Do you know someone with hearing loss? With nearly 50 million Americans suffering from hearing loss, you probably do. Hearing loss does not discriminate. In fact 65 percent of people with hearing problems are younger than age 65. If someone close to you has hearing loss, you may have wondered how best to support them.
Hearing loss affects friends and family, too. Communication patterns must be altered, new technologies learned and everyone must adjust to the new reality. Frustration on all sides can take a toll on these relationships. Follow these nine tips to support a loved one with hearing loss and keep your connections strong and vibrant:
Encourage them to get their hearing tested. Hearing loss often occurs gradually, so friends and family may be the first to notice. Perhaps the person is resistant to the idea they have trouble hearing. Tell them how much you love them and worry they might miss parts of conversations or even be put in danger by impaired hearing.
Use communication best practices. Show the person with hearing loss you are willing to make changes, too. Follow communication best practices like always facing the person, keeping your mouth uncovered, and speaking clearly and at a consistent rate. Many of these actions are common sense, but it takes effort to implement them in every conversation.
Ask how you can help. Everyone’s hearing loss is different, so what helps one person may not work for another. Ask your loved one what accommodations will make hearing easier. For example, when you go to a restaurant, let the person with hearing loss pick her seat first. Typically a spot in a corner or with one’s back to the wall is best for blocking out background noise.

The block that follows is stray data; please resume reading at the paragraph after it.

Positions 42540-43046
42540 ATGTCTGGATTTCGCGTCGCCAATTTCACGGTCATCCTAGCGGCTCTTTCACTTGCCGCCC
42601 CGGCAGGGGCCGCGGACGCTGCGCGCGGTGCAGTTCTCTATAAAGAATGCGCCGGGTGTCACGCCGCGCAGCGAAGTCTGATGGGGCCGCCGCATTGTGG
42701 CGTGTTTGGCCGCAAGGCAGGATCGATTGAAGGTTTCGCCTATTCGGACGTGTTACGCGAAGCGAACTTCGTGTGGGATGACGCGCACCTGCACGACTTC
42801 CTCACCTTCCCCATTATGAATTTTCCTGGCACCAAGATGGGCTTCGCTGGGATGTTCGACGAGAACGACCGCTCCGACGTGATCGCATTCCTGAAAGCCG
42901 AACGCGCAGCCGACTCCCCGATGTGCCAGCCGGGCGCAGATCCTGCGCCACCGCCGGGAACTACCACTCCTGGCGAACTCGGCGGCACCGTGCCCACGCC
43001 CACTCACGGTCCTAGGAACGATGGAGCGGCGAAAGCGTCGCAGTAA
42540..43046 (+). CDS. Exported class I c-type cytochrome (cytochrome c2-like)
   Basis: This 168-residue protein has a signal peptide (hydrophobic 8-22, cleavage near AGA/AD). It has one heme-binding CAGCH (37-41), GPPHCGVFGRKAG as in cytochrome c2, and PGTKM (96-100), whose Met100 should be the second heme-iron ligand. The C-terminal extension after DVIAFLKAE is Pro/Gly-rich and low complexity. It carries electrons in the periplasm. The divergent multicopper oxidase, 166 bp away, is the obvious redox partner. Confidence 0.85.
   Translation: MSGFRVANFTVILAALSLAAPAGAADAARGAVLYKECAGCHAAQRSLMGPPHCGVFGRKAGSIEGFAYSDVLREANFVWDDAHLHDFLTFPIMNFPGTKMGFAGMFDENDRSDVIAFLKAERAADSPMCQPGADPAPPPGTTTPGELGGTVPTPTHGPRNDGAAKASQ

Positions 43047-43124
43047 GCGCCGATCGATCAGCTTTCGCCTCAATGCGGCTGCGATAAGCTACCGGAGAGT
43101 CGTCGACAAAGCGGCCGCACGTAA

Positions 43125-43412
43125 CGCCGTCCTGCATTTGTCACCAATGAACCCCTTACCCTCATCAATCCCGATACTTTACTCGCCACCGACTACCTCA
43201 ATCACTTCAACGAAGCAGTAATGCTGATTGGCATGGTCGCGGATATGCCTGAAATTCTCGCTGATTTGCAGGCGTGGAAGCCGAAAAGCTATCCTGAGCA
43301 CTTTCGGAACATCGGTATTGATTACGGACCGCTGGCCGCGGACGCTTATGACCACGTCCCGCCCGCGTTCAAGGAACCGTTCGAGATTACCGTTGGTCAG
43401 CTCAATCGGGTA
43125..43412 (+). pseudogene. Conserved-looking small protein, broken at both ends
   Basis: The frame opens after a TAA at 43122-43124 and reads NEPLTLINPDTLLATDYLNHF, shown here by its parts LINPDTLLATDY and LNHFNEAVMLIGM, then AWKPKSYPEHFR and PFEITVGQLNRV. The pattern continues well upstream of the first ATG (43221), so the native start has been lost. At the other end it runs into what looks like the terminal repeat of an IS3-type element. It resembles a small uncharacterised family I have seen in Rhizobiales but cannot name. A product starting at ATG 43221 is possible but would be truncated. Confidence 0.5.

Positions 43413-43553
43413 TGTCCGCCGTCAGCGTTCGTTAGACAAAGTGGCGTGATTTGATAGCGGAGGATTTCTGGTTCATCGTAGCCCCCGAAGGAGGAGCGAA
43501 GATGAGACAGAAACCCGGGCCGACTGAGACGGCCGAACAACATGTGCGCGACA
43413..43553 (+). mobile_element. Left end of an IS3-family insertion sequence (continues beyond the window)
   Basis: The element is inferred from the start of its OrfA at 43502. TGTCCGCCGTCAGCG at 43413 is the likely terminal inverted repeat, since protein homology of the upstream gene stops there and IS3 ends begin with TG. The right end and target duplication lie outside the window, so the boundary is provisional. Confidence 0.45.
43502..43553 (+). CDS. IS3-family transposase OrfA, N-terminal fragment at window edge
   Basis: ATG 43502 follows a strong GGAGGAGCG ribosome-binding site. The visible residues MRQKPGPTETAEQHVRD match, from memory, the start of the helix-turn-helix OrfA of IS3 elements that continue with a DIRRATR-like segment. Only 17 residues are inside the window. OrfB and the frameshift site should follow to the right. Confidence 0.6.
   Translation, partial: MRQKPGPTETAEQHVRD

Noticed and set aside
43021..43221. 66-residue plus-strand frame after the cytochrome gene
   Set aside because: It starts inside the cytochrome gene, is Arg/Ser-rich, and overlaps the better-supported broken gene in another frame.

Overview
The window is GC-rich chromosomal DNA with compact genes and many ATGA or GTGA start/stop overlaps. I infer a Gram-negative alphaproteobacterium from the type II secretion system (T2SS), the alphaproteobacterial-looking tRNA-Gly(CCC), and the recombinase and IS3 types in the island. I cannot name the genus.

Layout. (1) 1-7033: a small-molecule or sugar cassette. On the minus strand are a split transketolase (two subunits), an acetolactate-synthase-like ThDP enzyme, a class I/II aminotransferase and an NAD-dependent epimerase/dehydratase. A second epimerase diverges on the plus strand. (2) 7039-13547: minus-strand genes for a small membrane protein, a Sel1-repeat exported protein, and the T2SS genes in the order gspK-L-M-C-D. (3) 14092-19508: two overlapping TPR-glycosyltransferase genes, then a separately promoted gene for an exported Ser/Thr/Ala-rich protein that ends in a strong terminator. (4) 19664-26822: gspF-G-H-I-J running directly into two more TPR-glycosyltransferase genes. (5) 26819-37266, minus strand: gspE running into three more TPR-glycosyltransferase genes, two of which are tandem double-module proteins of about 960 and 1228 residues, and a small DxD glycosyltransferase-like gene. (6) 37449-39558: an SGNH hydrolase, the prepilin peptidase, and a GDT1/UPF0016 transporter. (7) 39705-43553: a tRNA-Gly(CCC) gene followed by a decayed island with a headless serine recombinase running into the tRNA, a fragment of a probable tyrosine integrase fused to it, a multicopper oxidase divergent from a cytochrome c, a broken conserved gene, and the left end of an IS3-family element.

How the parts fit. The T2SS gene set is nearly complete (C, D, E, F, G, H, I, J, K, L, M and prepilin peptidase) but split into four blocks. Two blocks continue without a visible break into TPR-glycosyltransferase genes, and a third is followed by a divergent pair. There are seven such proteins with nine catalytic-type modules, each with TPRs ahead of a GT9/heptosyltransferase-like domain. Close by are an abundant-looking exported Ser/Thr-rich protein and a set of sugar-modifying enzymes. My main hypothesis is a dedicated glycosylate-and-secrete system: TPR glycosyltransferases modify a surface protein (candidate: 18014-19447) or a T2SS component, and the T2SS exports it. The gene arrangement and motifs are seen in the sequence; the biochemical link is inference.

Break down the stigma. Hearing loss is still associated with stereotypes of being old and less intelligent, causing many to keep hearing problems hidden. Embrace your loved one’s hearing loss, making it a normal part of the person, not a shameful secret. Talk about it openly but casually, just like you might someone’s bad sense of direction or bad back.
Bring your sense of humor. With hearing loss, it is inevitable there will be some mishearings along the way. The person may answer a question you didn’t ask or reply to a comment with something out of context. Rather than allow these occurrences to be embarrassing, laugh at them.
Expect to repeat. Some words or expressions may be difficult to hear. If someone with hearing loss asks you to repeat what you said, do so in a clear and steady voice. If they still don’t understand, try using different words to convey the same meaning. Spelling a difficult word or providing the first letter can also help. Don’t say “never mind,” which implies they are not worthy of your effort.
Be willing to experiment. New hearing enhancement devices are coming to market all the time. Try the latest gadget or experiment with different hearing aid programs. Together you might find something that works well for watching TV or dining out.
Seek out hearing accommodations in public. Many movie theaters offer captioning devices that can be used for any movie. Find a local theater that does so you can keep going to the movies together. Some public spaces have installed hearing loops which, when linked to a t-coil in someone’s hearing aid, can broadcast sound directly into the hearing aid and make it easier to hear a theater performance or lecture. Check local listings for availability.
Embrace the hearing loss community. Encourage your loved one to meet other people with hearing loss. It is wonderful to connect with others who understand your experience, plus it is a great way to pick up tools and tricks of the trade. Find a local Hearing Loss Association of America chapter.